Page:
28/03/2017 Esther Cole (University of Manchester)

Esther Poster 2

The History of the Liverpool Medical Students’ Society

The Liverpool Medical Students’ Society (LMSS) plays an active and vibrant part in medical student life, with over 40 student committee members and a history spanning more than 140 years. This includes social, educational and charitable roles, creative outlets, and welfare support for over one thousand medical students. However, the Society has not been without controversy. The legacy of the Society’s long history includes bizarre rituals and archaic traditions which now appear out of place an increasingly politically correct world. The aim of my research is to help put recent events into historical context.

This seminar outlines my undergraduate research on the origins of the Liverpool Medical Students’ Society, which began as a debating society founded in 1874, attached to the Royal Infirmary School of Medicine. The society formed a hub whereby staff and students could debate varied topics such as the role of women in medicine, ‘germ theory’ and Listerian antisepsis. My postgraduate research aims to build on this preliminary work, using the debating society minute books to identify key individuals of influence. I hope to use digital techniques and social network analysis to explore a medical nexus which encapsulates not only the establishment of a university in Liverpool, but also professional networks such as the Liverpool Medical Institution. I hope to determine the relationships between teaching staff and students, to see whether being a member of the debating society afforded any special privileges.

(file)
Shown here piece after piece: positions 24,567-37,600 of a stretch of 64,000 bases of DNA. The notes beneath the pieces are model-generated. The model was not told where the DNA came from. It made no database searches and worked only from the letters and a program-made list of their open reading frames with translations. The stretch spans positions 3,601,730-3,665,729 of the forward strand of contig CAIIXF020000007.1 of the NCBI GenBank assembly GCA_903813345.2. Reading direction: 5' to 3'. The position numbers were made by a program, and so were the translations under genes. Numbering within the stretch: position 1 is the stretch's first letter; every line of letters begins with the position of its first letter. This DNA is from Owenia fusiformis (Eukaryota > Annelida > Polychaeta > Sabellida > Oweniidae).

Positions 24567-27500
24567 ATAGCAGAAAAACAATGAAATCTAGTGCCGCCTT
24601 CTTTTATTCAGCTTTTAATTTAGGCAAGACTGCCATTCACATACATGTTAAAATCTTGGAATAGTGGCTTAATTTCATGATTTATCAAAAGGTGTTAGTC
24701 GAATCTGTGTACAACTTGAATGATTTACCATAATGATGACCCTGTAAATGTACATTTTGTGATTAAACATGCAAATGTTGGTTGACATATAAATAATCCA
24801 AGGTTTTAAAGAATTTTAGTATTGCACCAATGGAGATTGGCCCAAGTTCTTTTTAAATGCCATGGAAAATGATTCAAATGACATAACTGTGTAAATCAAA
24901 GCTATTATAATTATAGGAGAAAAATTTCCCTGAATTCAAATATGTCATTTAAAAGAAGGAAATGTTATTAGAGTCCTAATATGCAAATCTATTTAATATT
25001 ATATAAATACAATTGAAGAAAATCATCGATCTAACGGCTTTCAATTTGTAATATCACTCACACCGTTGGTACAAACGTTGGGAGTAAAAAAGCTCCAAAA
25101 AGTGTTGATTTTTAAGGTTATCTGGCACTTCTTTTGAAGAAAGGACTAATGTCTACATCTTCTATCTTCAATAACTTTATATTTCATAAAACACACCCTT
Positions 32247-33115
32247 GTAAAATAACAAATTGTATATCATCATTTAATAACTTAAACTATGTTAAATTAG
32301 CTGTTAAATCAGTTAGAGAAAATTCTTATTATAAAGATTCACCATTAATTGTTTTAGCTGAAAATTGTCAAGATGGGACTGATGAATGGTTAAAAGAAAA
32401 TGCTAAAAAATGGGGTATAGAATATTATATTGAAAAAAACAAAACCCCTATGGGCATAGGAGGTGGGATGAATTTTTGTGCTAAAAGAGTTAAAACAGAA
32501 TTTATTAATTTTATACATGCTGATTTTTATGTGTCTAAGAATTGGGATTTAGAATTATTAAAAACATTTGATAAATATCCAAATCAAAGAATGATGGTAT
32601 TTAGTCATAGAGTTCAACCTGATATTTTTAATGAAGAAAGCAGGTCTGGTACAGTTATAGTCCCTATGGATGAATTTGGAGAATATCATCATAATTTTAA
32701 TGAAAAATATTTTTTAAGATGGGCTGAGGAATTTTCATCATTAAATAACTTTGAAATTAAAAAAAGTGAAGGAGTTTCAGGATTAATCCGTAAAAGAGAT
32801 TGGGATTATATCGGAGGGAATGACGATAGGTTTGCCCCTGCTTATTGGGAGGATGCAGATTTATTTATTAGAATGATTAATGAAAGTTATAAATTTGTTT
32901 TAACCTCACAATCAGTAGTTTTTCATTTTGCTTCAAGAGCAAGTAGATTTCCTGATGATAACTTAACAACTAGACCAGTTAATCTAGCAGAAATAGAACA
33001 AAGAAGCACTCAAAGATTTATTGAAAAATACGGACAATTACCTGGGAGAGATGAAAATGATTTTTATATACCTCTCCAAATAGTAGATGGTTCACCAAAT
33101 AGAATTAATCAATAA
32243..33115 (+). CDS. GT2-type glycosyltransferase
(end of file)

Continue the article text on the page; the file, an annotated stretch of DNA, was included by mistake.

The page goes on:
Debates regarding women doctors were finally borne out when female medical students were admitted to the University in 1903. This established new types of social networks and dynamics. I hope to follow these networks through to the end of the First World War, to explore the effect conflict had on the debating society’s members and alumni, including the increased opportunities granted to female doctors during war time.


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